Experts say South is making gestures of friendship following the death of Kim Jong-il in a bid to end five decades of war and division.
South Korea's olive branch to the North in uncertain times
SEOUL // With North Korea plunged into mourning following the death of Kim Jong-il, the South Korean government took cautious steps to reach out to its neighbour and prevent uncertainty from spilling over into strife.
This continues a pattern that last month saw the government of Lee Myung-bak, the South Korean president, make modest gestures of friendship with Pyongyang, such as sending batches of Hepatitis B vaccines north.
Experts speculated that Mr Lee, with an eye on his legacy as the last full year of his presidency approached, was hoping to organise a summit with Kim Jong-il.
Now, with the North Korean leader dead and his third son, Kim Jong-un, hailed as his successor, Seoul's unification ministry could be testing the waters to determine if the leadership transition offers an opportunity to mend ties on the peninsula, which has been divided for more than five decades.
Yesterday, the ministry announced that civilians or private organisations from the south would be permitted to send messages of condolence to North Korea, a significant gesture for a country that bans praise or sympathy with the Pyongyang regime.
The move came a day after the ministry expressed sympathy for the North Korean people over Kim Jong-il's death.
"It's a kind of olive branch to the north at the moment," said Brian Bridges, an academic and author of two books on Korea, who is based at Lingnan University in Hong Kong.
"At the moment, the south doesn't know what's going on in the North. They are watching and waiting," added Mr Bridges. "They want to see what kind of reaction might emerge from North Korea from this, at least partially, conciliatory gesture."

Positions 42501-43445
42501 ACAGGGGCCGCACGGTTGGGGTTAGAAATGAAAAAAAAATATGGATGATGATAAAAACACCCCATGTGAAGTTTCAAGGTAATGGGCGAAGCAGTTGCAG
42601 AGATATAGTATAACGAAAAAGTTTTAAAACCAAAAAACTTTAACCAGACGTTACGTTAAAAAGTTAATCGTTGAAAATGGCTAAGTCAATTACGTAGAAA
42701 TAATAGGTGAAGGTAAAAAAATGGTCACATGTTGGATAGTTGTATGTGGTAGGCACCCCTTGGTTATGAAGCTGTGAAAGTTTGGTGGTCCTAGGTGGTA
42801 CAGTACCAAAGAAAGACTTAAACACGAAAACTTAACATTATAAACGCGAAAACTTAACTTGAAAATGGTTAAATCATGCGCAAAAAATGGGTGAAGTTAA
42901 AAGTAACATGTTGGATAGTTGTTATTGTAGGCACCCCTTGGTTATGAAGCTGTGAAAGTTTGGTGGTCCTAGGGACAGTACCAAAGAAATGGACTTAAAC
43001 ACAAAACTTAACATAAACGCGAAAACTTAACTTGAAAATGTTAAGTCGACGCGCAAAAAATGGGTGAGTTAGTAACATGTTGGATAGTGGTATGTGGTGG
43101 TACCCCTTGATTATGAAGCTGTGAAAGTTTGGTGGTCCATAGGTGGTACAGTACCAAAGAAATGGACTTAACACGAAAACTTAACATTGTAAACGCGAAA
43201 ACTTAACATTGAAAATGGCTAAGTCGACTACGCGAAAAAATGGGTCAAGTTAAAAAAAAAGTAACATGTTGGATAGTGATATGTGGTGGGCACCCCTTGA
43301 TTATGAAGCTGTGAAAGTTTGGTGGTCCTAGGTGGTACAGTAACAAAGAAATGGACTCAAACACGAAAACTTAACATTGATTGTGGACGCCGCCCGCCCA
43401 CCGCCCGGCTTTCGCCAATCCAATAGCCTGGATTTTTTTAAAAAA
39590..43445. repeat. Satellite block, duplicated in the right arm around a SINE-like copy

While the South Korean authorities are not sending a condolence delegation to North Korea, they have said that the widows of the former president, Kim Dae-jung, and the ex-Hyundai Group chairman, Chung Mong-hun, can travel to the north to pay their respects in return for Pyongyang's sending of delegations at the time of each man's death.
Continuing the overtures to Pyongyang, Mr Bridges said Seoul might look to organise a summit with Kim Jong-un, although not before the celebrations in April to mark the 100th anniversary of the birth of Kim Il-sung, North Korea's long-serving first leader.
"It might be something they try for next summer, so something can be done before Lee steps down," he said.
But not everyone in South Korea is looking to mend fences, with a group of North Korean defectors gathering yesterday near the border to launch balloons said to contain thousands of leaflets denouncing the handing of the North Korean leadership to Kim Jong-un.
Yet with Pyongyang appearing stable, South Korean stocks and the currency, the won, rose yesterday.
This follows falls amid uncertainty after Monday's announcement that Mr Kim had died on Saturday.
Similarly, there was little sign of anxiety on the streets of Seoul yesterday, with commuters in the bustling city of 10.4 million, which lies 50 kilometres south of the border with North Korea, going about their business as normal.
"Most Koreans don't worry about safety. They are worried about the American exchange markets and the European markets," said Noh Sung-wo, 46, a manager in the car industry.
So-rim Lee, 29, a doctoral student who recently returned to South Korea after six years in the US and UK, said the leadership change was less of a cause for worry than that in 1994, when Kim Il-sung died. "I don't think there's going to be that horror or terror regarding communism like people talked about in the 1990s," she said.
Amid speculation over how the new North Korean leadership might act with respect to its southern neighbour, Paik Hak-soon, a senior fellow at the Seoul think tank, the Sejong Institute, said South Korea's moves towards rapprochement would remain "cautious".
"They're using this opportunity but not that aggressively," he said.